the walking writer

I’ve been enjoying the Hearthstone beta since I got a key a couple of months ago.  Although I sometimes find the luck component of the game to be quite frustrating, I still enjoy the game overall.  After spending some time reading the forums, I think I’ve come up with my own feature wishlist.  It’s quite short and simple:

1. Do not add an in-game chat feature.  If one is added, please let us disable it completely.

I don’t know why many people on the forums desire to have such a feature.  I’ve played World of Warcraft long enough to see all kinds of horrible things in chat.  The first thing I do when I start a new character in WoW is turn off Trade Chat.  However, there’s no shortage of trolls in other places in the game, such as LFR.  I can quite easily imagine the sort of comments that would become common while playing Hearthstone.

If the developers decide to add such a feature, I hope they will at least let us turn it off completely.

Many years ago, the Internet was filled with blog scripts covering every programming language.  I remember spending hours comparing all of the available scripts before settling on one.  Greymatter was one of the first ones I remembered.  There were plenty of other popular options, including MoveableType and b2 (which later became WordPress).  These days, however, WordPress seems to be the king of blog scripts.  From major corporations to the tiniest personal weblog, WordPress is the choice for many users.

I’ve been using WordPress for years, probably not long after it first emerged from b2.  It does what I need it to do, and I’m familiar enough with it to do just about anything with it.  However, I think there is some room for improvement.  New users, in particular, probably feel intimidated by the backend of WordPress.  Even making a simple change to the formatting the main blog template requires coding knowledge or significant assistance.

However, to my knowledge, no other blog script has stepped up the challenge of dethroning WordPress.  In fact, with the rising popularity of social networks and the decline in self-hosted personal blogs, I wonder if anyone will ever try to become as popular as WordPress.  There are, to be sure, a few possibilities.  Textpattern, for example, still lives on, even without its original creator.  However, at the end of the day, I imagine many bloggers reach the same decision I’ve reached: I don’t want to trust my content to a blog script that may not exist in two or three years.  At least with WordPress,  I’m reasonably certain that updates will still keep rolling out for years to come.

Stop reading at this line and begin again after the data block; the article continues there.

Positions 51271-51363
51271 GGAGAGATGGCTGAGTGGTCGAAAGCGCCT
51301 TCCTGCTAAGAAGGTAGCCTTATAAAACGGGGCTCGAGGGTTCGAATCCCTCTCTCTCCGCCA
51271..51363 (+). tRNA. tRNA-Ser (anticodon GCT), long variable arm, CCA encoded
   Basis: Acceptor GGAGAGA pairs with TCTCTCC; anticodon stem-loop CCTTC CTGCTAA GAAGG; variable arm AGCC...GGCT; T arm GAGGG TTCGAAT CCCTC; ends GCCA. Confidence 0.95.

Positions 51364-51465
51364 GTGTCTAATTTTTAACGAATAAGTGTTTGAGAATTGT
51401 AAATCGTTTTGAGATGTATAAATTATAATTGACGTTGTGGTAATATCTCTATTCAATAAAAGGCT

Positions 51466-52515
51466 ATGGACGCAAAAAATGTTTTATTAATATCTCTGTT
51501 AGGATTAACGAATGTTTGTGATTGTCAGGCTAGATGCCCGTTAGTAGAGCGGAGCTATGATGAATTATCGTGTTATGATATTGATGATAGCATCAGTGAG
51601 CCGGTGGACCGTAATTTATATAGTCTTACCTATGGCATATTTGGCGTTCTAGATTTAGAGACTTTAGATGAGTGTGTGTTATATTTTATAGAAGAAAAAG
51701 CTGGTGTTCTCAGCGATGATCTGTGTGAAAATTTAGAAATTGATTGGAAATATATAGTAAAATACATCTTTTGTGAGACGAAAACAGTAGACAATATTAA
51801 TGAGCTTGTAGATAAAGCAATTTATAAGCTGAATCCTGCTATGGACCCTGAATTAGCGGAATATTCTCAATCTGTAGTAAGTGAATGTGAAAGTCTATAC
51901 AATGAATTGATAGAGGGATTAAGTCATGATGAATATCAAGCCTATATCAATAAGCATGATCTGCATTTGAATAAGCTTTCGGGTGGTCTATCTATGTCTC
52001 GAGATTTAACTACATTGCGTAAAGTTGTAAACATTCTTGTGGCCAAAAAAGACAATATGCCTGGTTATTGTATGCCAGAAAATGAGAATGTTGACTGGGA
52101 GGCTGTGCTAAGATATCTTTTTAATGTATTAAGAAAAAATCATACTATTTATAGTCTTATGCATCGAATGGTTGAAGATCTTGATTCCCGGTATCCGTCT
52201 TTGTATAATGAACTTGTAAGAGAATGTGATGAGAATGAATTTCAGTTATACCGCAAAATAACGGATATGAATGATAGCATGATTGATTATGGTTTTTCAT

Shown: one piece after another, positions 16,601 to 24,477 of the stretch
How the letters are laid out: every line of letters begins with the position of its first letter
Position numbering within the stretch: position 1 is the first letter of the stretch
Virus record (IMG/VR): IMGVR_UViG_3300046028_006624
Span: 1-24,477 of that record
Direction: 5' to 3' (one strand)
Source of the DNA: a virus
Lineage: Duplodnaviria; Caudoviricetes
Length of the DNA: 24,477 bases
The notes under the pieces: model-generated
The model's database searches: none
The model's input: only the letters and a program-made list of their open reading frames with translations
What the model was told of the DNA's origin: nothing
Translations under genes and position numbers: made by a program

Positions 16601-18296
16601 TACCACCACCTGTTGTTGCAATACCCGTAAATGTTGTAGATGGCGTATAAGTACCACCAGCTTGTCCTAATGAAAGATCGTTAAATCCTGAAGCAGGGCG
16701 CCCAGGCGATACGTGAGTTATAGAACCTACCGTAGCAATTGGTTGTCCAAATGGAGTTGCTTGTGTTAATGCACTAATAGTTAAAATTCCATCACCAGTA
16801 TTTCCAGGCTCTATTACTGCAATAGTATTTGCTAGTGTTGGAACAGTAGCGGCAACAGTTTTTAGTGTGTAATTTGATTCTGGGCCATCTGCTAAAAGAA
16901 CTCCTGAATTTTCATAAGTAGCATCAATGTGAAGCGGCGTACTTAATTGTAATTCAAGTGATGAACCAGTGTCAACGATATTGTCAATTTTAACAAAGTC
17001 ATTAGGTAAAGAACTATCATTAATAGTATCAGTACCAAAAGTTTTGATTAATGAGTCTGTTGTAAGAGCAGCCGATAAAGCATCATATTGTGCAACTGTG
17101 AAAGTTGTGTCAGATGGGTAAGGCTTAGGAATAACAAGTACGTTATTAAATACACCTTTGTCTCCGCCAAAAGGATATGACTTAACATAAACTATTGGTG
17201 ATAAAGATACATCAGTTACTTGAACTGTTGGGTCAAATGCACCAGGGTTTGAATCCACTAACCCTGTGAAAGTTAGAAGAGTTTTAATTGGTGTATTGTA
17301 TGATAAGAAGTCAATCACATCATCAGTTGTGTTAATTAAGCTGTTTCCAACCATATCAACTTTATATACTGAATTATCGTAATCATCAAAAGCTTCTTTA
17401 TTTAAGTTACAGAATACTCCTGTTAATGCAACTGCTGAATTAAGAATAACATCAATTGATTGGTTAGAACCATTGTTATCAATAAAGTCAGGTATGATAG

I’ve been in the freelance world long enough to have weathered through a few holiday seasons.  Without fail, no matter what industry your freelance work is in, your work flow will probably slow down or completely stop during the holidays.  I haven’t written anything for my main source of work since before Christmas; it’s a situation that I’m used to and expect each year.

Without fail, forums dedicated to freelance work will flood with posts wondering about the end of freelance work forever.  Rest assured, it doesn’t mean that at all.  Freelance is a tricky beast; you never really have any certainly about securing future work.  Anxiety during slow times is understandable.  I think this underscores the importance of having a number of different ways to make money through freelance work.  For writing, as an example, you could work on creating a portfolio or posting entries on your own blog during a slow period.  Yes, you probably won’t get any immediate money for rent and bills, but eventually that work will probably pay off.

In a week or two, if history is any indication, things will pick back up at most freelance gigs.